Hull is dull – most children in England will have heard this. But Hull's days of being bland, boring and monotonous are long gone. Kingston-upon-Hull may not be a royal metropolis yet, but this port city on the Humber River no longer needs to hide. High investments in the city centre and the waterways have turned the districts around Trinity and Victoria Square, the indoor markets, small alleys with quaint pubs and modern shopping streets into a modern city with maritime flair. Be it the Maritime Museum, City Hall, Queen's Gardens or Humber Bridge – there's plenty to see here for a whole day and more. Also worth a visit is Wilberforce House, where William Wilberforce, a member of parliament and most important campaigner for the abolition of slavery, lived at the beginning of the 19th century. Or how about visiting historic museum ships such as the Arctic Corsair deep-sea trawler and the 75-year-old Spurn Lightship light vessel? The renowned newspaper The Guardian recently voted Hull as one of the top 15 cities in England to visit. And it was even named the "UK City of Culture" in 2017.
Freeontour tip #4: York
With its Roman roots and Viking past, the historic city of York has now even become a centre of chocolate production. Located on the River Ouse, York was voted the best place to live in Great Britain by readers of the Sunday Times in 2018. Regardless of what you think about these kinds of polls, York does actually offer a unique quality of life. You can feel it instantly. The world-famous York Minster is a must for any itinerary. The largest medieval cathedral in Great Britain is quite simply one of England's architectural wonders: it is a place of spirituality, worship tradition and divine music, but also just a quiet place to retreat. Visitor highlights in York also include the Undercroft Museum in the cathedral's crypt and the great collection of medieval stained-glass windows. Moreover, the centre of York is perfect for strolling and discovering its small streets and shops. And every explorer needs to stop over at "Betty's Café and Tea Room", which celebrated its 100th anniversary in 2019. Because, as you know, a good cup of tea and some biscuits is good for the body and soul – and that's something they understand at Bettys.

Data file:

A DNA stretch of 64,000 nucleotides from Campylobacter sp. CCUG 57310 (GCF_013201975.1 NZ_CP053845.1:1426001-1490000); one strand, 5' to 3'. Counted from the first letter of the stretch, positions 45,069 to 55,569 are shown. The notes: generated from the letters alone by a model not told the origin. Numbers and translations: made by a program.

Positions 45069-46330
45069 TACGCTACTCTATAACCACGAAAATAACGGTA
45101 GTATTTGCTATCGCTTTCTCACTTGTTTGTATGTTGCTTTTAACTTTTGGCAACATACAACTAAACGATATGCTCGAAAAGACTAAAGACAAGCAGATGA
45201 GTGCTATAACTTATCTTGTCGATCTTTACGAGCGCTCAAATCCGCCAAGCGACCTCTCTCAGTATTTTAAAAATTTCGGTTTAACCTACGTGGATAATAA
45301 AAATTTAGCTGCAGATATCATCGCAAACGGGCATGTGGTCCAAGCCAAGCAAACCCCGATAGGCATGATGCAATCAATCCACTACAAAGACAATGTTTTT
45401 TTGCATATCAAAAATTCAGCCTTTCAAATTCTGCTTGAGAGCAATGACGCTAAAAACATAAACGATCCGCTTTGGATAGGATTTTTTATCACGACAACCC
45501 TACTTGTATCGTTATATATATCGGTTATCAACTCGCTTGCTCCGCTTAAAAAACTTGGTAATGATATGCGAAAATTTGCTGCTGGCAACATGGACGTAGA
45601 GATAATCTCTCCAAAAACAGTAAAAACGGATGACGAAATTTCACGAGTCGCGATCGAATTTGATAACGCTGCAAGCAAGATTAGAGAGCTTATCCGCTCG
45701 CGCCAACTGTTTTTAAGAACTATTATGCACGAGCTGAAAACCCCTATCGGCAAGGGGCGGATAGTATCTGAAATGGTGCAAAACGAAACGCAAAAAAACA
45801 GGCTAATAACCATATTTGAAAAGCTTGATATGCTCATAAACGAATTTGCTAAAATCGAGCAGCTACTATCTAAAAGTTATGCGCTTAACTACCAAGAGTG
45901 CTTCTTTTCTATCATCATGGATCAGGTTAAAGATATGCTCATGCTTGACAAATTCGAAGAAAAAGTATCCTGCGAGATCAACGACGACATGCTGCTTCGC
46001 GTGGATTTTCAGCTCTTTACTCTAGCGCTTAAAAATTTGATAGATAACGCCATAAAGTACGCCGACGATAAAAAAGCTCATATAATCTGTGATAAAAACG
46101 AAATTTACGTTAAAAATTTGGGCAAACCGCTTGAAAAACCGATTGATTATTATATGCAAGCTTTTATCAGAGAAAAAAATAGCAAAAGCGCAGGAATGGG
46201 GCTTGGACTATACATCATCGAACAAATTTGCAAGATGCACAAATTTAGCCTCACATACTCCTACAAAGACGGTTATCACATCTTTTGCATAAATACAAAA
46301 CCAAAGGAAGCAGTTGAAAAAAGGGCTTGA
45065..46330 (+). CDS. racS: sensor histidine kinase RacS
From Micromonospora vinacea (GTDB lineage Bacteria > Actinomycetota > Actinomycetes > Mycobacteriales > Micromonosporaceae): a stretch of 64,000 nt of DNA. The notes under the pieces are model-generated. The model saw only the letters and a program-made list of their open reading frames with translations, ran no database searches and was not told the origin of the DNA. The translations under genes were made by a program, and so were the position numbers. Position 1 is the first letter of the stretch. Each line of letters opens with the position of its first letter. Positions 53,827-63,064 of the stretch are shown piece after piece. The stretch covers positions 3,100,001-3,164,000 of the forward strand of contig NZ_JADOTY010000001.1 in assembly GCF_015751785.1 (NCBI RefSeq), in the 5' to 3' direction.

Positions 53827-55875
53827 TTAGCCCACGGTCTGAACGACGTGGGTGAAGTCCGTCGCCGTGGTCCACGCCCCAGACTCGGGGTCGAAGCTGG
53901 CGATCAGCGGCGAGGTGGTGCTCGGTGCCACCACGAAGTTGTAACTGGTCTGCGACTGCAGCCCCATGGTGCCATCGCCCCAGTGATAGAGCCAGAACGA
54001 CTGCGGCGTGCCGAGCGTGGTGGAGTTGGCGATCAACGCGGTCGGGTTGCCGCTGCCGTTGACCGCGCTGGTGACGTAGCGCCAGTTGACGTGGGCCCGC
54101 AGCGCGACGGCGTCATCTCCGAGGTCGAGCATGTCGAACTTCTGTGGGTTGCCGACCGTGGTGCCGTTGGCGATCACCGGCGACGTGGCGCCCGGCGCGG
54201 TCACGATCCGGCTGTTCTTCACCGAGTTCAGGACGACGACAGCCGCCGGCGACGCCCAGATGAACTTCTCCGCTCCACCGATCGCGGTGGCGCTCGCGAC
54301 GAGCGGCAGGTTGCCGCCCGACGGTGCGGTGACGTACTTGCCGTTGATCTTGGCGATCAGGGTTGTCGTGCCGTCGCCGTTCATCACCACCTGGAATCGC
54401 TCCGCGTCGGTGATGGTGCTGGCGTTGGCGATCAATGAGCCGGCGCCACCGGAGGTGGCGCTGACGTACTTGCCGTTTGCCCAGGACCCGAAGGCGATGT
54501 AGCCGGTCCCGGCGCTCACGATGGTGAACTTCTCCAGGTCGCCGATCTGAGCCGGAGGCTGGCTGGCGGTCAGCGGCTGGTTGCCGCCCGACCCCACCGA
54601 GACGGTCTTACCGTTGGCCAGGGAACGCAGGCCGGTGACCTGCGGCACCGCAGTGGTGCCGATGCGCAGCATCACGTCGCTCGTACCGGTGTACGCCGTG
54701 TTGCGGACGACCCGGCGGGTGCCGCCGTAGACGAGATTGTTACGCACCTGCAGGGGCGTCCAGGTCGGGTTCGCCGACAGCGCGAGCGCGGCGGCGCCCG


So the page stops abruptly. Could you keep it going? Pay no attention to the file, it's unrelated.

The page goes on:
Freeontour tip 5: #Alnwick
The north-east of England is richly blessed with scenic and cultural attractions – a small world of its own. This also applies in particular to two gardens with very different characters, which will whisk visitors away to their very own paradise. The Alnwick Garden is one of the most amazing new garden projects in Europe: launched on the initiative of the Duchess of Northumberland, it continues to attract many visitors. Extremely eye-catching are the tree house restaurant made entirely of wood in the entrance area, Europe's largest water cascade, a poison garden and a large rose garden. Spacious parking spaces are also available here, so you shouldn't have a problem parking your motorhome safely.
Alnwick Castle also has another trump card for film fans: Robin Hood and the Harry Potter films were shot here. Visitors will find a special oasis of calm at Howick Hall and Gardens, a garden and arboretum that dates back to Charles Grey, 5th Earl Grey. His ancestor, Charles, 2nd Earl Grey, is said to have invented the famous bergamot tea, which can also be enjoyed in the stylish tea room. And nearby, the Holy Island of Lindisfarne not only has a castle and abbey you can visit, but also a small walled garden created at the beginning of the 20th century by the famous garden designer Gertrude Jekyll. Nature and culture create a wonderful symbiosis in Northumberland in the north-east of England.
Freeontour tip #6: Newcastle upon Tyne
If you want to experience something special in north England, then you need to go to Newcastle upon Tyne. This city has undergone an impressive boom in recent years and has made a name for itself with its impressive urban development. In Newcastle, the “Grey's Monument” in the heart of the city, the popular “Tyne Bridge” and of course Newcastle's landmark the "Millennium Bridge" are exciting attractions. The covered Grainger Market is also a piece of living history and a visitor highlight. The market has obviously changed since it first opened in 1835, but its original retro charm has been retained. Despite all the prophecies of doom, the traditional Newcastle United Football Club is still in the Premier League. So why not watch a home match at St James Park for a fantastic football experience and a lively atmosphere?